Donald Trump was wounded, and Ron DeSantis was building a juggernaut.
When POLITICO launched its 2024 Republican presidential candidate tracker in March, the GOP was still smarting over a weaker-than-expected midterm election thanks to Trump’s influence. DeSantis had emerged as Trump’s top challenger and was marshaling his resources to launch a giant-killing campaign.
But five months later — a span that’s seen four indictments, three DeSantis layoff sprees and one Trump-less debate — it’s Trump unambiguously on top.
And everyone else, DeSantis included, way behind.
That’s why we’re reshuffling the candidates on the tracker. The biggest move: DeSantis drops down a tier, leaving Trump as the sole candidate in the “Frontrunners” category.
The first votes are still 4 1/2 months away — the Jan. 15 Iowa caucuses — but the field of candidates has already been reordered. In addition to DeSantis’ demotion, both self-funding businessperson Vivek Ramaswamy and former New Jersey Gov. Chris Christie have emerged from the “long shots” grouping to vault into “contenders” status.
Public polling is far from the only factor in these rankings. We also consider a candidate’s likely floors and ceilings: What kind of coalition are they hoping to build? On which early nominating states are they banking? What’s their fundraising situation — do they have the cash to execute their plans?
Here’s a data-heavy breakdown of the three tiers of candidates, and how they’ve changed over the past five months:
The Frontrunners: Donald Trump
When the tracker launched on March 20, Trump led DeSantis in RealClearPolitics’ national polling average by just under 16 percentage points.
Today, Trump’s lead is more than double that margin: 42 percentage points.
Over that time, DeSantis’ share of support has been cut in half, from 29 percent on March 20, to 14 percent now.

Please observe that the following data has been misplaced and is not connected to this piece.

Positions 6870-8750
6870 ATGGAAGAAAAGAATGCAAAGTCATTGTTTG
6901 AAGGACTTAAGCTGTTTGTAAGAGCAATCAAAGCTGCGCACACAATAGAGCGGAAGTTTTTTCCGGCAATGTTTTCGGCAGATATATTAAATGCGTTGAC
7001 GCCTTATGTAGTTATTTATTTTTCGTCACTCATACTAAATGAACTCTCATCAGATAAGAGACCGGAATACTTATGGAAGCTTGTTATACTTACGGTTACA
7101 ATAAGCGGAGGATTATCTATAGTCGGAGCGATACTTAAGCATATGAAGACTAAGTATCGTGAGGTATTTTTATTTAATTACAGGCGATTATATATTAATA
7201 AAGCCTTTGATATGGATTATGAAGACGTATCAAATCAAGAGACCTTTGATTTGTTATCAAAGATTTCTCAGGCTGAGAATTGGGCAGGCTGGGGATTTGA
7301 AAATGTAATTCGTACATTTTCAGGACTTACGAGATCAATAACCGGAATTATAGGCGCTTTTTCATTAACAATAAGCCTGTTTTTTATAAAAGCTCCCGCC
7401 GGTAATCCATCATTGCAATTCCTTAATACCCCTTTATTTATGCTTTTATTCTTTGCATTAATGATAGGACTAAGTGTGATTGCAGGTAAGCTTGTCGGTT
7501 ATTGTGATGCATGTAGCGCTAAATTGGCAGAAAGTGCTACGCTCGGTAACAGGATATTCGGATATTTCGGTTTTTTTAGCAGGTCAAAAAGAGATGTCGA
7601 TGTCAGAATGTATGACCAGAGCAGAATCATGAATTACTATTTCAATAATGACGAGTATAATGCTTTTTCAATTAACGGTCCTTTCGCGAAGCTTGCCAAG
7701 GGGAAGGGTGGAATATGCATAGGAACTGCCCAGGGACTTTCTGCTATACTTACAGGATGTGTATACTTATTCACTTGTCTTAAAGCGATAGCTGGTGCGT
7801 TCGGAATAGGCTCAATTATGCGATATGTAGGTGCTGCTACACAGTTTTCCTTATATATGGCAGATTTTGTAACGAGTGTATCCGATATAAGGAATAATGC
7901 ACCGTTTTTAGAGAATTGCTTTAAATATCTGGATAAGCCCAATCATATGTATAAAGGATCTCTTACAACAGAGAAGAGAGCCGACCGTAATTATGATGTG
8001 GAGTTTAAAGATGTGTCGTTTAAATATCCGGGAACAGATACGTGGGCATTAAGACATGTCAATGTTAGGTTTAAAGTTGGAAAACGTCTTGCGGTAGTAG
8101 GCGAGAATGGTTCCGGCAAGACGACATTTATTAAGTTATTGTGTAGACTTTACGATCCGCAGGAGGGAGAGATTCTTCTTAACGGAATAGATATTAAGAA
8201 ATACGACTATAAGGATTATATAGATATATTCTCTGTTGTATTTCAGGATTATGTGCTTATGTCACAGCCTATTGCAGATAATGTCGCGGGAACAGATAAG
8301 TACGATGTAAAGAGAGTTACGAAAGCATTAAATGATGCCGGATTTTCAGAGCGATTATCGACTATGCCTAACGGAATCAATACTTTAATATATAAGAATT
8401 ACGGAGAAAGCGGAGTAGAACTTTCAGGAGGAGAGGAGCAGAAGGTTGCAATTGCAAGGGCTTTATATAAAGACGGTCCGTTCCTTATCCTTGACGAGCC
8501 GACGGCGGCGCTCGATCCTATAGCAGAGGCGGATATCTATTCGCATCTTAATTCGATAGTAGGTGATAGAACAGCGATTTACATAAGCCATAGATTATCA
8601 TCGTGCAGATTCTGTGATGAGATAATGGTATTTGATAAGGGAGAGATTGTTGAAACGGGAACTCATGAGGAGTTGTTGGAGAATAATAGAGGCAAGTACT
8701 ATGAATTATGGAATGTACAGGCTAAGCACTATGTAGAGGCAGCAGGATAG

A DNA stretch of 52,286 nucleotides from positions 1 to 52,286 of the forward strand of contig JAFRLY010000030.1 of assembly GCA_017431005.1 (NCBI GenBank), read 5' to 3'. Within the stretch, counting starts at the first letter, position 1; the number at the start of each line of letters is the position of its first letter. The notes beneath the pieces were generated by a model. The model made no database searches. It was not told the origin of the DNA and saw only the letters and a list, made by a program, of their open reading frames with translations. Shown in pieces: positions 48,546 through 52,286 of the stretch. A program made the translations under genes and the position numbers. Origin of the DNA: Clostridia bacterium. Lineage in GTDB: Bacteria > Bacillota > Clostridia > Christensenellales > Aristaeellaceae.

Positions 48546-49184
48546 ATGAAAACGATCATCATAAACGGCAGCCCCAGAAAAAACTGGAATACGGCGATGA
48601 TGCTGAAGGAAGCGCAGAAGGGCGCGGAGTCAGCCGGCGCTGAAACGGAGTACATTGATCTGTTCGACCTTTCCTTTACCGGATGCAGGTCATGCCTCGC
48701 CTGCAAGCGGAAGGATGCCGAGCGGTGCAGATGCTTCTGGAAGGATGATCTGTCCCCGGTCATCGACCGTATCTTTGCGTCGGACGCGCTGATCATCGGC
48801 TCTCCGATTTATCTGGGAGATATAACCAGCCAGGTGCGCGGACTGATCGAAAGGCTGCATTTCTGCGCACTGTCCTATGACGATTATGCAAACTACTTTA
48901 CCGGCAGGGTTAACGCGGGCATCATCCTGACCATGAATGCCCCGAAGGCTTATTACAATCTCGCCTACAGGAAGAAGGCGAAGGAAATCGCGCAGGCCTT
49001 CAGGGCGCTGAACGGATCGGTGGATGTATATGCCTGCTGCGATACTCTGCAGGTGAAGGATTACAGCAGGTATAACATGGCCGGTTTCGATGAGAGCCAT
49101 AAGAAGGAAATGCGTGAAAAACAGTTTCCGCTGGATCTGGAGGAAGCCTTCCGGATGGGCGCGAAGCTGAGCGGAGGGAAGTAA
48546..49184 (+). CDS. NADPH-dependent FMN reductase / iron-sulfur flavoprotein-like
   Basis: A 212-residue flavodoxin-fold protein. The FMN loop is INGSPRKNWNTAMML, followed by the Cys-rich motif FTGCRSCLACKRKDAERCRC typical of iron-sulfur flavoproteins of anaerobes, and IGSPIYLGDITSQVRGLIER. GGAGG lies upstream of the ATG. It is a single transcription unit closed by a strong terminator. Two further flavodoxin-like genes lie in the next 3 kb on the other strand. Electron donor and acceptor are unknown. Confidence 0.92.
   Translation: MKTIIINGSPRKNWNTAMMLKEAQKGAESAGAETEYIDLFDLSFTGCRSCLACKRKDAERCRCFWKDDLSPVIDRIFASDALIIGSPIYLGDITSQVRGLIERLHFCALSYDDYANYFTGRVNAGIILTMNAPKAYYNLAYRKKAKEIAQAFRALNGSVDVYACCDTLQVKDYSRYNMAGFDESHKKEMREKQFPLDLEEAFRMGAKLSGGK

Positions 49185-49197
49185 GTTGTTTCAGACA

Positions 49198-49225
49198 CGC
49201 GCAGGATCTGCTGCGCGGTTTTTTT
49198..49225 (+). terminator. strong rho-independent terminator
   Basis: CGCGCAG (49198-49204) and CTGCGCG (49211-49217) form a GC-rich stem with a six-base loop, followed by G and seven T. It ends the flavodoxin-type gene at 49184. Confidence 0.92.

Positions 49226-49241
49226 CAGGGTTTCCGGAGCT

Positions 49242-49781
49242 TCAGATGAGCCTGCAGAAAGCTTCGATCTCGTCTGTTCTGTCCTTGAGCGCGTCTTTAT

Polling in the early states is much sparser, but Trump has expanded his advantage there as well. He was ahead of DeSantis by 23 points in this week’s Des Moines Register/Mediacom/NBC News poll, compared with leads in the single-digits and teens in polls conducted in the early spring. (The large gap in first-choice support is despite roughly equal percentages of likely caucusgoers in the new poll saying they are actively considering each candidate.)
It’s a similar story in New Hampshire, where Ramaswamy and Christie are jockeying with DeSantis for second place in some public polls as Trump has a wide lead in the first-in-the-nation primary. And in South Carolina, a Fox Business poll last month showed the former president leading by 34 points over Nikki Haley, the state’s former governor and Trump’s one-time ambassador to the United Nations.
Polling isn’t the only way to measure the increasing distance between Trump and DeSantis over the past five months. Since jumping into the race in May, DeSantis’ campaign has been forced to scale back its ambitious plans because of slower-than-expected fundraising, almost immediately laying off staffers who’d just started and farming out some campaign activities to the chief super PAC supporting his candidacy, Never Back Down.
The Contenders: Chris Christie, Ron DeSantis, Nikki Haley, Mike Pence, Vivek Ramaswamy, Tim Scott